The New Millionaires: Emerging Generation of Supersuccessful African-Americans Redefine Wealth
Chappel, Kevin, Ebony
WANT to see a millionaire squirm? Ask how much he or she is worth. Better yet, ask if he or she is a millionaire. "Am-m-millionaire?" will be the apprehensive response. "If I had a million dollars, I'd be sitting on a beach somewhere, sipping one of those big drinks with the umbrella in it."
A level every red-blooded Americans strives to attain, but a name virtually no red-blooded capitalist ever wants to be called, the world "million aire" has always been one of the most "loaded" words in the English language. The love/hate relationship with money and those who have money has led many-a-millionaire to seek the pomp bestowed upon those who have eclipsed the seven-figure pinnacle, while at the same time hide from the circumstances that come with being the man (or the woman) of a million means. Admit to being a millionaire, and you become a walking dollar sign, a slow moving target that people want to borrow from, sue, rob, swindle and audit. Admit to being a millionaire and you will bombarded by charities, foundations, schools, friends, relatives and complete strangers, all asking, "Brother, can you spare a dime?"
But today a new breed of African-American millionaire has emerged, an assemblage of moneyed Blacks who do not broadcast their wealth, but do not run from it either. Not as flashy or as closefisted as some of their millionaire predecessors, this second generation of Black elite could more accurately be considered "millionaire lite," half the fat-(cat mentality), with none of the salt-(y stinginess). They not only give generously to worthwhile causes, but in many cases, have also create their own vehicles to deliver good works to the less fortunate.
Having earned their money in a relatively short period of time and at a relatively young age--many times through wise financial-market investments, the smart use of White capital or by being standouts in the wide-open technology, sports and entertainments fields--their numbers have skyrocketed into the thousands from only a handful 30 years ago. Add to that the increased number of Black women millionaires and the emergence of a "superrich" class of African-Americans --those with more than $50 million in assets--and the result has been a Black millionaire snowball effect that is quietly threatening to steamroll the country's social and economic hierarchy that, until now, has remained virtually unchanged for the last 200 years.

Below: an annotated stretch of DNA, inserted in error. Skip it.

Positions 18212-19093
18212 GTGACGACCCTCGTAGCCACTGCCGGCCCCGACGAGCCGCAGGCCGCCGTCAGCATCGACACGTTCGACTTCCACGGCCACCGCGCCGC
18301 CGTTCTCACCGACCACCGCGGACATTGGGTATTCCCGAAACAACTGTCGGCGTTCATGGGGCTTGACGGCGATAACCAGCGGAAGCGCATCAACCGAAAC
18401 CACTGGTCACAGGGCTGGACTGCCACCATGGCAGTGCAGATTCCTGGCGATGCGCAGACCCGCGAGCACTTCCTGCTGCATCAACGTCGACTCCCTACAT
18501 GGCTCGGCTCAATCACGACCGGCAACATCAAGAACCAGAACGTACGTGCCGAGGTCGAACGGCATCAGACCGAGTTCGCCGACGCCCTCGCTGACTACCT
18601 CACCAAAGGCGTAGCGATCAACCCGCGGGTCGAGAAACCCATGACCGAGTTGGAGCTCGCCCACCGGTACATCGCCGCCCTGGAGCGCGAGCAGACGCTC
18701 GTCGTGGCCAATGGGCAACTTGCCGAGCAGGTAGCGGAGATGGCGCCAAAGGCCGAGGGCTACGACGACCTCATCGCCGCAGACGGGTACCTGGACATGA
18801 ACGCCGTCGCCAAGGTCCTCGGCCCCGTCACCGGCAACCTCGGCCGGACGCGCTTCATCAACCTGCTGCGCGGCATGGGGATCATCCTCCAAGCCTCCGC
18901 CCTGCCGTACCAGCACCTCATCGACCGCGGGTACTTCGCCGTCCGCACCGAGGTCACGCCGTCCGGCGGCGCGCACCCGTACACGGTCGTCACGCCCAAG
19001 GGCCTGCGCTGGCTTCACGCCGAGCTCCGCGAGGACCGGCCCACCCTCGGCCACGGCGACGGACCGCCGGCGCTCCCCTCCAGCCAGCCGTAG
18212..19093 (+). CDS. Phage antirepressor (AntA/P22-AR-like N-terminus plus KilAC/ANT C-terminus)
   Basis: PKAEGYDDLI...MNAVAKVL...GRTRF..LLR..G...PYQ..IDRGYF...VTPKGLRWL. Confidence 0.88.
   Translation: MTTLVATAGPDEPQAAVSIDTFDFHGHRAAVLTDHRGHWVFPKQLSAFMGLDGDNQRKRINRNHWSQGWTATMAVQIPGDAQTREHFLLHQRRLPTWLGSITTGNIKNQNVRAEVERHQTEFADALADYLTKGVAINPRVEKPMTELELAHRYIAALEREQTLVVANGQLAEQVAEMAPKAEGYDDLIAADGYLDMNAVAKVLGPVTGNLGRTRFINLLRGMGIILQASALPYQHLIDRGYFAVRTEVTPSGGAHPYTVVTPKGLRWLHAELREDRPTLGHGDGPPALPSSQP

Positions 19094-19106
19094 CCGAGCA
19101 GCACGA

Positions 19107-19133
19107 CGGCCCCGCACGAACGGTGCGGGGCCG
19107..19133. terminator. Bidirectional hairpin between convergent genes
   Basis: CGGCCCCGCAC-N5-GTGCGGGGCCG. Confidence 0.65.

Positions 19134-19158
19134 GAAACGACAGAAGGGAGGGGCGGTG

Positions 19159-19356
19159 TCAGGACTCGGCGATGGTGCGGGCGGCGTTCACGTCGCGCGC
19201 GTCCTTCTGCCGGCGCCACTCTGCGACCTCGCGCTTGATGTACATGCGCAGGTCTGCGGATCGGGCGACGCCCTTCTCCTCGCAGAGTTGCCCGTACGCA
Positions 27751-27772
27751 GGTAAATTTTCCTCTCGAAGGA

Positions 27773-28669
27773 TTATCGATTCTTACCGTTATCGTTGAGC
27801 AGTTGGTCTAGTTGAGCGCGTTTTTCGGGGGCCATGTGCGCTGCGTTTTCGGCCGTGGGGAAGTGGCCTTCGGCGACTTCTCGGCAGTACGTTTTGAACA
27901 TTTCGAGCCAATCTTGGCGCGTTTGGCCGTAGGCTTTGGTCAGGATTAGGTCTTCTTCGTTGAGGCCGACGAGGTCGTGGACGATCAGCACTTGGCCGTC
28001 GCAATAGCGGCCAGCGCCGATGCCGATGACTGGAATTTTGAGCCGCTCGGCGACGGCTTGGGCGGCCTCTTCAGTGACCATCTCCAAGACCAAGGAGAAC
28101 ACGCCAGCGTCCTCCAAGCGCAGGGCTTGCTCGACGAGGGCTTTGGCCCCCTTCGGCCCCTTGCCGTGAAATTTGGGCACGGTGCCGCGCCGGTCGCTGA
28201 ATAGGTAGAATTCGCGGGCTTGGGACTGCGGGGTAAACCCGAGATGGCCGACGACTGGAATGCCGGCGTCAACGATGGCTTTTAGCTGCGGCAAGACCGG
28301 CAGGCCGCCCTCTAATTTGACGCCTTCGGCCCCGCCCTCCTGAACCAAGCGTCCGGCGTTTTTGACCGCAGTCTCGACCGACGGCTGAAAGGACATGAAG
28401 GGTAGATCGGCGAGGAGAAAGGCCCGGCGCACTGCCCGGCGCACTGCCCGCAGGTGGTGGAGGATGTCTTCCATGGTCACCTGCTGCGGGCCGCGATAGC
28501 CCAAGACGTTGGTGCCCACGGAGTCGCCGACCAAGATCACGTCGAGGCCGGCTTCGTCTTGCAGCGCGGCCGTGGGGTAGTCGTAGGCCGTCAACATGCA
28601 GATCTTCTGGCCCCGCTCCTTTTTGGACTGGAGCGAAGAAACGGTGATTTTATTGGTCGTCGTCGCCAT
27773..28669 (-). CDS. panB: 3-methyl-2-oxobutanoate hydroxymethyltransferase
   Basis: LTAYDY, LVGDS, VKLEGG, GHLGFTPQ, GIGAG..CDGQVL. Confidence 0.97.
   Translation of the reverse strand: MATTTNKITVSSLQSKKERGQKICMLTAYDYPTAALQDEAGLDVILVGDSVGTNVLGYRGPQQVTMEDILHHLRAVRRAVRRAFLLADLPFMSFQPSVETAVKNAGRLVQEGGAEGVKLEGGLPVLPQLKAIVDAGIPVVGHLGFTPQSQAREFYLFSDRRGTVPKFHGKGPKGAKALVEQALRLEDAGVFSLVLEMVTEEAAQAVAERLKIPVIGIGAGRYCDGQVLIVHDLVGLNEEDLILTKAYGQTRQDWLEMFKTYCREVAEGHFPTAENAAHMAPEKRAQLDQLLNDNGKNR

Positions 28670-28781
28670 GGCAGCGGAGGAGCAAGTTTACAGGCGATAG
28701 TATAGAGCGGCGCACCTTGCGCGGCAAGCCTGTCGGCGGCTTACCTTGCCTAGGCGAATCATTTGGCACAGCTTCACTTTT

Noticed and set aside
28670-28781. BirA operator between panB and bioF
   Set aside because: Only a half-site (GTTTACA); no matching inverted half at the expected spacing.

Boring by aristocratic standards, the new Black millionaires are not the topic of investigative newspaper articles or scandalous gossip columns. They have become a part of the exclusive, White-dominated world of fortune-making, not by backbiting, brown-nosing or tap dancing, but by living by one rule: "Be the best," says computer heavyweight Marc Hannah, co-founder of Silicon Graphics, which grossed an astounding $3 billion in sales last year, "and they won't care who you are or what color you are. Be the best, and you will do well."
Members of this millionaire "soul patrol" say they plan to stay on top by having the right attitude about their and CEO of Soul Circus Limited, believes learning about the good--and bad--aspects of money has been an evolutionary process for African-Americans. "I think we now realize that riches have the potential to enslave and bond you, and if not handled right, can be detrimental," says the 44-year-old who produces the critically acclaimed and highly successful Universoul Big Top Circus . "It traps you prevents you from moving forward. You start worrying about maintaining your wealth. Its like a good car--when you get out of it, you always look back at it. But if you have a raggedy car, you get out of it and keep the good-car-money while keeping the raggedy-car mentality."
Part of the makeup of that modest mentality is the development of a desire to reach back to help others. For people like Trish Millines, a 40-year-old Microsoft retiree who made a small fortune from deferred options of her employer's stock, reaching back meant starting a foundation that annually give more that $250,000 to provide computer training to people of color. …